Cape Point. The next morning (Monday) we slept until about 7:30, and checked out of our hotel at 9:30. We then left for round 2 of Cape Point. The weather was overcast and rainy, so we didn't get the full views we had hoped for. Nevertheless, the trip to Cape Point was nice and we were glad we went. Because we travelled to Cape Point right after the forest fires, many of the surrounding activities were closed. So we did not get the full experience. We were more than satisfied with what we saw though.

Nathan Sawaya Lego Exhibit. When we returned, we briefly went back to the Victoria & Alfred Waterfront. Unlike at nighttime, there were lots of local artists selling their wares. We got to see some really interesting African art and enjoyed walking around. We refrained from buying anything this time though. We also went to an amazing travelling Lego exhibit that happened to have been in Cape Town while we were there. The artists name is Nathan Sawaya (Google his work Ė It's quite cool). Even though my wife had seen his work in New York a while ago, we really enjoyed the exhibit. The artist was actually a former lawyer who didn't like sitting behind a computer all-day. He decided to change directions, and started building Lego instead. If you have the opportunity to see his exhibit next time it's in your city I highly recommend it.

Kosher Food (Coffee Time). To end our trip, we picked up some lunch at Coffee Time. Again, the prices were really good. In total, our bill was about $20 for a soup, two main dishes, and a desert. The restaurant is located in located in what looks like a house. The property has a fence and guard, and may not be apparently a restaurant from the street. The food was very fresh, and the service was very good as well. I didnít find the menu very appealing, but my wife loved it. Itís a great place for soups, salad, and tuna/egg sandwiches. From the restaurant we went straight to the airport.
Opening Hours: Monday Ė Thursday: 8am Ė 3:30pm; Friday: 8am Ė 3pm
20 Breda Street | Gardens | Cape Town | +27 (0)21 461 8414

A very special thank you goes out to my wife for shouldering the burden of planning most of this trip. None of this would have been possible without her.
« Last Edit: March 20, 2015, 01:56:01 PM by Markus »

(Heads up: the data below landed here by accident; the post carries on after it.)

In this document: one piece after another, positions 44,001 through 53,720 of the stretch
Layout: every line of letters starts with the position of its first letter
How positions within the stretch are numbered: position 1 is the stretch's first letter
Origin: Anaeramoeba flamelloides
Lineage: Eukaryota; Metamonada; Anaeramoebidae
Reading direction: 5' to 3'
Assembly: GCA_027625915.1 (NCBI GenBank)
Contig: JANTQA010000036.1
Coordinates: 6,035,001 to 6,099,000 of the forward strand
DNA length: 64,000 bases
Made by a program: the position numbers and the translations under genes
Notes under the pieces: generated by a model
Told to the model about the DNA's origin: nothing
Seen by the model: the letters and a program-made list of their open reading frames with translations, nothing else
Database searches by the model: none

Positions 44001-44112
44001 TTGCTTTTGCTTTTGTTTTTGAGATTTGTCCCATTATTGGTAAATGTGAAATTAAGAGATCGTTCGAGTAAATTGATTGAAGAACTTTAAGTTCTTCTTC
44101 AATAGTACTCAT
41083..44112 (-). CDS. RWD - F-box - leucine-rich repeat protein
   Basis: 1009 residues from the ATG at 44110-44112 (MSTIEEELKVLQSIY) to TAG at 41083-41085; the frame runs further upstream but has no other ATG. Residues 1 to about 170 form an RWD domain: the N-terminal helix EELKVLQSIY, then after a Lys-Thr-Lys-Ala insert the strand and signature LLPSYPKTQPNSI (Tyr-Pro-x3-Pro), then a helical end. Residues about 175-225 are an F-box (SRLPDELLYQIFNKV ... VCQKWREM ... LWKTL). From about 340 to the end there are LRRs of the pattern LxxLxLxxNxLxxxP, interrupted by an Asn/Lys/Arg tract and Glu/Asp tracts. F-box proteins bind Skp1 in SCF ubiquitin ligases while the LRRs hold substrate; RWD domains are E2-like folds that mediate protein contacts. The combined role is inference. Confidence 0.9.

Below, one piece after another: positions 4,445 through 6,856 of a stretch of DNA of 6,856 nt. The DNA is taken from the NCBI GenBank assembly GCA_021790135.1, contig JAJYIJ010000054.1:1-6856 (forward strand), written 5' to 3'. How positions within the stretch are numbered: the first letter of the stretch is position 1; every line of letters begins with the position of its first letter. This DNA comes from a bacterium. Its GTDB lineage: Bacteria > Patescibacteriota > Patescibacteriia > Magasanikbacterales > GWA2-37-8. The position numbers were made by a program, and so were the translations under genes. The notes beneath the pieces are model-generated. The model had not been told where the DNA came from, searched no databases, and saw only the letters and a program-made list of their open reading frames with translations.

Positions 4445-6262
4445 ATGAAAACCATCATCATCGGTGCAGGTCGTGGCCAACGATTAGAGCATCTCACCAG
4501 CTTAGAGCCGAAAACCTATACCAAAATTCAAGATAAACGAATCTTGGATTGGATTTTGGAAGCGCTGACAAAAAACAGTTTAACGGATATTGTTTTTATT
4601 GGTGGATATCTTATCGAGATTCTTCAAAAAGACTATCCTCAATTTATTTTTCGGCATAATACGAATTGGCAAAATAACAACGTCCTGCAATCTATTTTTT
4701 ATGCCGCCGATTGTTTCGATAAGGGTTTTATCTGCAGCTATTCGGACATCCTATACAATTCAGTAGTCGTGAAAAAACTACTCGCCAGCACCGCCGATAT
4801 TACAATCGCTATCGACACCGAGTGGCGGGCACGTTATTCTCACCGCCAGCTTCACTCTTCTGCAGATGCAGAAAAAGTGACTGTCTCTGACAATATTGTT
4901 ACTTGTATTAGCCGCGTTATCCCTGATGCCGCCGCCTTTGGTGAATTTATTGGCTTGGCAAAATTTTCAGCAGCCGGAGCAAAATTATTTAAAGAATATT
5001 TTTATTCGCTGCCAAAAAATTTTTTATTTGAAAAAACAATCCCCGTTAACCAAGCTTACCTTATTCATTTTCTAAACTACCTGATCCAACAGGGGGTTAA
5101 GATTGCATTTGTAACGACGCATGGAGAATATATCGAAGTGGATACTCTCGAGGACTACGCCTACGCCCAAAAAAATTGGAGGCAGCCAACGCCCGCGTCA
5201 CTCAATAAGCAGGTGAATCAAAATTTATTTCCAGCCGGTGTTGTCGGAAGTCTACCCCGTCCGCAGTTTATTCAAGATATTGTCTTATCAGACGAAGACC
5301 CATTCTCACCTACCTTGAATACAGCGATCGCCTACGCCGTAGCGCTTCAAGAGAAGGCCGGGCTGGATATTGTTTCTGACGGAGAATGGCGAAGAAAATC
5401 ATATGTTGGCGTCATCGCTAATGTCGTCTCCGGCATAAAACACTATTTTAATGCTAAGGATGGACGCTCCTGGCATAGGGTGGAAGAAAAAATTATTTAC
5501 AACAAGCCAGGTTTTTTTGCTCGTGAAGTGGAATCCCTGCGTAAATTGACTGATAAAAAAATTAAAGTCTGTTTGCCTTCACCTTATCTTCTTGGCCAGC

Offline Proisrael

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Great TR! Thanks for the info!

Offline Markus

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Great TR! Thanks for the info!

Thanks. Glad you enjoyed. Trying to add pictures now, but donít know how to do that yet.

Offline User6669

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Thanks. Glad you enjoyed. Trying to add pictures now, but donít know how to do that yet.

You need need to upload the image to a hosting site e.g. www.tinypic.com and then to insert it click on the img button (2nd button on the 2nd row, one after you tube) and insert the image link, and that's it.
".איזהו חכם, הלומד מכל אדם"

Offline Yaalili

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Great great great report, just did a very similar trip myself.

We did the trip about a week before you. For davening, we davened on the flight just before landing in AUH, flight attendants (9W) were completely cool with it.

FYI as of a few months the Yellow fever ban was lifted from those flying to LVI. We did both side of the falls, and has absolutely no issue when returning to JNB. I don't know what people told you about the Zambia views, my friends and I both had a great time there, beautiful views, and a really up close rocky area where we were able to stand right on top of the gushing water. The infrastructure on the Zambia side is not as good as it's Zimbabwean neighbor, it's more of a mess there the trails, and they have a bridge on the falls, which was really slippery from all the mist, terrible surface.

The LVI airport is a lot, no a ton! more modern than the VFA airport, which literally looks like a 3rd world airport like you say, The LVI airport is brand new, air conditioned, nice exterior too. We were in Zimbabwe literally 2 days before you on Monday, March 9th. We spent about two hours in the Zimbabwe VF park, the views were incredible, they have 16 different viewpoints, we also came across plenty of Baboons and a deer right beside us.

We went to the Casino too on Sunday night, one of the most beautiful buildings in all of Victoria Falls, the dealers were all chill, great to speak too, and Carling's black label beer is great.